Monday, August 8, 2022

Comics: Valerie Barclay, Artist


Valerie Barclay was born Violet A. Barclay on November 5, 1922, in the New York City borough of Queens, New York. Her birth was recorded by the New York City Department of Health in “Births Recorded in 1922—Borough of Queens”, page 696: “Barclay…..Violet A…..Nov. 5…..[birth certificate number obscured]”. 


In Alter Ego #33, February 2004, Barclay was interviewed by Jim Amash. Barclay said she was born in Manhattan. 

Barclay’s father was Robert Clifford Barclay who was born on May 6, 1888, in Long Island City, Queens County, New York. When his first wife died in 1917, he married May Skilton, an English native, on November 30, 1918, in Surrey, England. The marriage date is from Find a Grave*, and location from marriage records at Ancestry.com. 

On November 29, 1920, Mr. Barclay applied for a passport. He planned to take his wife and infant daughter, Irene, to England. He was a steelworker residing at 143 William Street in Long Island City. The family was to sail on the S.S. Aquitania on December 14. The family is pictured below.


The 1925 New York state census recorded Barclay as the fourth member of the family who resided in Manhattan at 501 West 31 Street. Mr. Barclay was employed as a driver. 


The 1927 and 1928 Sacramento, California city directories listed a salesman named “Robert C Barclay” whose spouse was “May”. They resided at 2221 I Street. Barclay did not mention living in California.


The Barclays have not yet been found in the 1930 census.

In the 1940 census (enumerated April 3), Barclay’s mother answered the enumerator’s questions. The Barclay family numbered six with the addition of two boys, Robert and Arthur. They lived in an apartment building at 4207 34th Avenue in Long Island City, New York. Mr. Barclay was a milkman at the Sheffield Milk Company. According to the census, seventeen-year-old Barclay had three years of high school education and still in school since March 1, 1940. 


Barclay may have graduated in June 1940 or in January or June 1941. Many high schools had two graduating classes in the winter and spring. Barclay (born November 5, 1922) said she was seventeen when she met Mike Sekowsky at the specialized high school, School of Industrial Art (SIA), which was founded in late 1936. Sekowsky was born November 19, 1923, so he may have graduated in 1941 or 1942. Gil Kane, who also attended SIA, said Sekowsky graduated and immediately found work at Timely Comics. Howard James and Allen Bellman graduated from SIA, around the same time as Barclay, and joined the Timely staff.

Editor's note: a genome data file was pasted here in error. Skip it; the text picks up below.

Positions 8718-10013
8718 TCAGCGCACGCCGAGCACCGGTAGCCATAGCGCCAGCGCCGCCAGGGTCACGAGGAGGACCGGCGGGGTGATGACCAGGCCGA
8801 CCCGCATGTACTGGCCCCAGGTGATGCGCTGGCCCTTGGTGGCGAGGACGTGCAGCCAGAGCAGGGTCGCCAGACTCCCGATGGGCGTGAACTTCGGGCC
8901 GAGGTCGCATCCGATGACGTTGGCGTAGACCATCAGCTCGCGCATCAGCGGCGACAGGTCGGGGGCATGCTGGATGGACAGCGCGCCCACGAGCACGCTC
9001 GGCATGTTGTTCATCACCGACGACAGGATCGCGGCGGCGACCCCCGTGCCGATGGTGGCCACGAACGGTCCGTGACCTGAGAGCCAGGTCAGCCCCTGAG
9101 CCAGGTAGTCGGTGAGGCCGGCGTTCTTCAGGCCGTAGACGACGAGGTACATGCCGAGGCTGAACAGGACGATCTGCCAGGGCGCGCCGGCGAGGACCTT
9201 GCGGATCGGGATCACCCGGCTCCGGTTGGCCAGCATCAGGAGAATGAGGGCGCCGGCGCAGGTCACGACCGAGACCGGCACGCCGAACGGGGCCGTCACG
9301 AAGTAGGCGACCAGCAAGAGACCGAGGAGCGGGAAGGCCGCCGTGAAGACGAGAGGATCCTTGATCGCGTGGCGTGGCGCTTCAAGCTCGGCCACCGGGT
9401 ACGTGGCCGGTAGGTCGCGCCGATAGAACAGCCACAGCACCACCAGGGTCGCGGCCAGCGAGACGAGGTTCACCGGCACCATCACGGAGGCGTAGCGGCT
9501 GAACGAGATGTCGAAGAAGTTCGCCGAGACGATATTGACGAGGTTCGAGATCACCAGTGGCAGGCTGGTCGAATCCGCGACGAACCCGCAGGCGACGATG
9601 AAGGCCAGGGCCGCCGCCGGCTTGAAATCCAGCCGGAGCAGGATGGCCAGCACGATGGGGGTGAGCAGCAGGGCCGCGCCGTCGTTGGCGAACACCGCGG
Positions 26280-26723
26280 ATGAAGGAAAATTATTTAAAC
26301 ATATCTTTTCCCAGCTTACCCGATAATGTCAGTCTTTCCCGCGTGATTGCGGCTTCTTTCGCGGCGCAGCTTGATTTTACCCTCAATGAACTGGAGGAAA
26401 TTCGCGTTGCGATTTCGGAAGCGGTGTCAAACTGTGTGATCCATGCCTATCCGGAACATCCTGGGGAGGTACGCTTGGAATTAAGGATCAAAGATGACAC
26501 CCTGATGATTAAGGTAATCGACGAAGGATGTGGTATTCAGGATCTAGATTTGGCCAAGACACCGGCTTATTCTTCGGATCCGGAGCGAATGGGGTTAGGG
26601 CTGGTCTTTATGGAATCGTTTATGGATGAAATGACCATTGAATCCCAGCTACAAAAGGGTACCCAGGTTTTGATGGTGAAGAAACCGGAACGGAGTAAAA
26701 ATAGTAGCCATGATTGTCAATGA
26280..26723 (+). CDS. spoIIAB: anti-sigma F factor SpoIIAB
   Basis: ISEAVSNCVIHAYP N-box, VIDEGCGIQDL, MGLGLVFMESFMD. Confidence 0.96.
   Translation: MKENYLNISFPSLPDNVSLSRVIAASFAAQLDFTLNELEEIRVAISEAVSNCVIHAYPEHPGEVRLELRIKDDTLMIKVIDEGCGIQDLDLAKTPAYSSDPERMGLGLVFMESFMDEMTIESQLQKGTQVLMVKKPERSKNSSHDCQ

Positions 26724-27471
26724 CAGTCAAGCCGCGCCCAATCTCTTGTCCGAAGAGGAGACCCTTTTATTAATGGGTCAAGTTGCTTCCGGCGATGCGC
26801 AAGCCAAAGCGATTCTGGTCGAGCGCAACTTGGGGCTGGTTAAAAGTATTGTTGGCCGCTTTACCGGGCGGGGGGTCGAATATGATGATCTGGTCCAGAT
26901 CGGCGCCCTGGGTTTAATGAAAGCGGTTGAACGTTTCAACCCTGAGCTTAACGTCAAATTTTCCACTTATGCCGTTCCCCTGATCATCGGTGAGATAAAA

Barclay said she was seventeen when she worked as a restaurant hostess at Cafe Rouge which was in the Hotel Pennsylvania**. Barclay said her hostess income helped support her brothers and mother, who left her father. It would appear the family break-up occurred after the census enumeration. However, when Barclay’s father filled out his World War II draft card, on April 25, 1942, her parents were at the same address. 


In the interview, Barclay said “I was married before I met Mike, but my husband’s divorce was not final. Later my mother kept asking him for the divorce papers. After that, his wife sent him divorce papers, and they were dated after our marriage. But I had to go to court and get an annulment. Mike paid for it and it cost $350, which I didn’t have. My husband hated him.” If Barclay was married before meeting Sekowsky the marriage would have been before 1940.

Barclay was referring to Robert Ainsley. In the 1940 census there was a Robert Ainsley, age 21, who was married to Jeanne. They resided in Manhattan at 201 West 103 Street. Ainsley had one year of high school and worked as an elevator operator in an apartment building. Additional information about him has not been found.

According to the New York City, Marriage License Indexes, at Ancestry.com, Barclay and Ainsley obtained a marriage license in Queens on October 1, 1941. A week later they married on October 8. Barclay’s sister was a witness. It’s not known wby Barclay changed her birth year from 1922 to 1919. 



Barclay said Sekowsky helped her get a job with a higher salary as an inker at Timely. Amash asked Barclay when she was hired. Barclay said it was Christmas 1941 when she was nineteen. Amash noted that Timely was in the McGraw-Hill building at that time. Barclay replied, “Yes. Just after the party was when Timely moved to the 14th floor of the Empire State Building….” My research showed that Timely moved to the Empire State Building in 1943, not 1942.